Newton at 46; Moon at fullDepartment of
Science & Technology Studies
University College London

Nicholas Kollerstrom's
Newton's 1702 Lunar Theory


When in 1694 Isaac Newton and David Gregory paid a visit to the Reverend John Flamsteed, in his newly-established Royal Observatory at Greenwich, he was there shown a table of lunar longitude observations, plus a column of associated error values, which Flamsteed had derived from a lunar theory. These error-values became the stimulus for Newton's great endeavour to resolve the erratic motions of the Moon. The prediction of longitude at sea was the most pressing scientific problem of the age, and the finding of lunar longitude seemed to be a promising approach.

The lunar method used and published by Flamsteed consisted of three steps or 'equations' and was derived from Jeremiah Horrox. As the Astronomer Royal, Flamsteed had lost hope of being able to find longitude by using this approach, though it was the primary reason for the setting up of the Observatory at Greenwich in 1676, and he viewed use of the positions of the moons of Jupiter as a more reliable method.

Astronomers started from tables of 'mean motions' which were points on the ecliptic moving with uniform angular speed, and then used 'equations' to derive the actual positions of the heavenly bodies as deviations from these mean motions. First came the 'annual equations' which in Newton's theory were applied to the node and apse line, as well as the Sun and Moon. These were called annual because they increased and decreased in a yearly cycle.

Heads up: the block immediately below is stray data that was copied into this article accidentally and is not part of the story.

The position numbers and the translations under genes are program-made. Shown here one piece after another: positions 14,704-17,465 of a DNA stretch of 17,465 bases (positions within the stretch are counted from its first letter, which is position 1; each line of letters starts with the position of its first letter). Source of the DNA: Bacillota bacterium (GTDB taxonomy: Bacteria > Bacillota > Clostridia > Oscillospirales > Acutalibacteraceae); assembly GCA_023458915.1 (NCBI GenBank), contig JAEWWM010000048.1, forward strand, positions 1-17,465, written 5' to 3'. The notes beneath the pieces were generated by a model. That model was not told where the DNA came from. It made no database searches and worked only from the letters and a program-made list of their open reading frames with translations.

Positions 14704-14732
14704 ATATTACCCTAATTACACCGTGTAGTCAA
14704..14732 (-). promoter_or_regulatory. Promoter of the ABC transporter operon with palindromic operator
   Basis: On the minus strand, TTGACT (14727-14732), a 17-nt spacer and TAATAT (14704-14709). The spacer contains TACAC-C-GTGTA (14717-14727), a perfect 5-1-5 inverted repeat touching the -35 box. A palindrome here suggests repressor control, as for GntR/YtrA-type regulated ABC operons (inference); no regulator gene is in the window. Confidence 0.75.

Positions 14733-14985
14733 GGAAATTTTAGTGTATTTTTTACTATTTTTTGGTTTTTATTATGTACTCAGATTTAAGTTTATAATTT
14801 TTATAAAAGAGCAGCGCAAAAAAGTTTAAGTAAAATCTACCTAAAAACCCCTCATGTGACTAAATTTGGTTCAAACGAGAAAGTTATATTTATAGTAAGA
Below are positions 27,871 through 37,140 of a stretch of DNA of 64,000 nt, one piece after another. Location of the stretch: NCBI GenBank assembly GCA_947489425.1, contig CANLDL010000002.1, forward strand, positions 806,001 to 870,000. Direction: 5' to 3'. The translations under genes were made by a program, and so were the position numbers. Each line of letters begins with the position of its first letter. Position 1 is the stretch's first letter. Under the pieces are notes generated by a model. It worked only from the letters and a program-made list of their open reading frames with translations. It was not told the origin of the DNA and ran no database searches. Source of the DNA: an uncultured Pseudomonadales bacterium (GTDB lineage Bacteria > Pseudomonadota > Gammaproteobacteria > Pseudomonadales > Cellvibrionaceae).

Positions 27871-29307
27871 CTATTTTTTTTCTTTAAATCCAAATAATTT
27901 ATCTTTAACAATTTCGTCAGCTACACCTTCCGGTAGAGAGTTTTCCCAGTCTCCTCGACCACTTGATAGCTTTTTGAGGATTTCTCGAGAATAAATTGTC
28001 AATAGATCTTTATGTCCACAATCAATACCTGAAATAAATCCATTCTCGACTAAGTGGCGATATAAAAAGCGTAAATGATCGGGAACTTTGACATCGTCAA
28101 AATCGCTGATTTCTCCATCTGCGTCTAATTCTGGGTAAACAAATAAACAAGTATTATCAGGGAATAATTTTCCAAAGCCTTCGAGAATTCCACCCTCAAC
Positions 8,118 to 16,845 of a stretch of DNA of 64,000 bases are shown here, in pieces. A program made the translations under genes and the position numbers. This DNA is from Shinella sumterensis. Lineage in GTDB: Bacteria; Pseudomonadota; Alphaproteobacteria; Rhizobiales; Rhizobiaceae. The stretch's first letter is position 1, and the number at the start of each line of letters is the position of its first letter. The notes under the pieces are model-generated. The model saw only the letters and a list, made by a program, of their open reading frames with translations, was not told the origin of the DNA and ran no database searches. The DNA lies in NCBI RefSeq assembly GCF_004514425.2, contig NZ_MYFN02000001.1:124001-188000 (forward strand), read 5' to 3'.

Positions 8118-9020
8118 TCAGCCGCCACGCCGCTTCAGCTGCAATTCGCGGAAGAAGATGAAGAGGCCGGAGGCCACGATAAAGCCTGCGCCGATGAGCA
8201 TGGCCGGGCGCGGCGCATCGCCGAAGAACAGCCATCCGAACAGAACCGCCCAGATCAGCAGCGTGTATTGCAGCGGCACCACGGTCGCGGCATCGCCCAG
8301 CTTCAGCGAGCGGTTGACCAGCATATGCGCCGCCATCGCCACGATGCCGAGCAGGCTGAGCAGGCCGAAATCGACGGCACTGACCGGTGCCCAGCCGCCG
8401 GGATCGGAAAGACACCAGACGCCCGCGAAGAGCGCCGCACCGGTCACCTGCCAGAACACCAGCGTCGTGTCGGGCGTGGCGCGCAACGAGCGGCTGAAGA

Figure 1: The Horroxian epicycle in Newton's 1702 lunar theory Horrox's theory worked kinematically, having a deferent-wheel that revolved once per conjunction of the Sun and the mean apse line (Figure 1 left). Varying eccentricity and an oscillating apse line were both linked to the Sun-apse angle. Newton observed to Flamsteed that the Horroxian theory generated lunar longitude errors of up to twelve arcminutes, which was far from adequate. For comparison, the prizes offered in the next century for 'finding the longitude' began at one degree of terrestrial longitude, which is equivalent to some two minutes of lunar longitude.

A lunar theory started with five mean motions, for the Sun, Moon, lunar node, lunar apse and aphelion, as linearly time-dependent functions moving around the ecliptic. These then became 'equated' in a series of steps. An 'equation' did not then signify a formula, but rather a quantity, measured in minutes or degrees, whereby a mean value was improved, to obtain something nearer to its actual value. For the lunar nodes, Kepler and Brahe had found just one such equation. The Sun likewise was given one 'equation' by astronomers, viz its equation of centre.

In the case of the Moon, from Ptolemy to Copernicus there had remained two such 'equations', namely the evection and equation of centre; two more having been added by Kepler and Tycho Brahe, viz. the annual equation and Variation. The key feature of Horrox's theory was its compression of the two classical inequalities into one, which caused both the eccentricity and apse line to co-vary, resulting in a three-stage process: firstly the annual equation, then the equation of centre, and thirdly the Variation.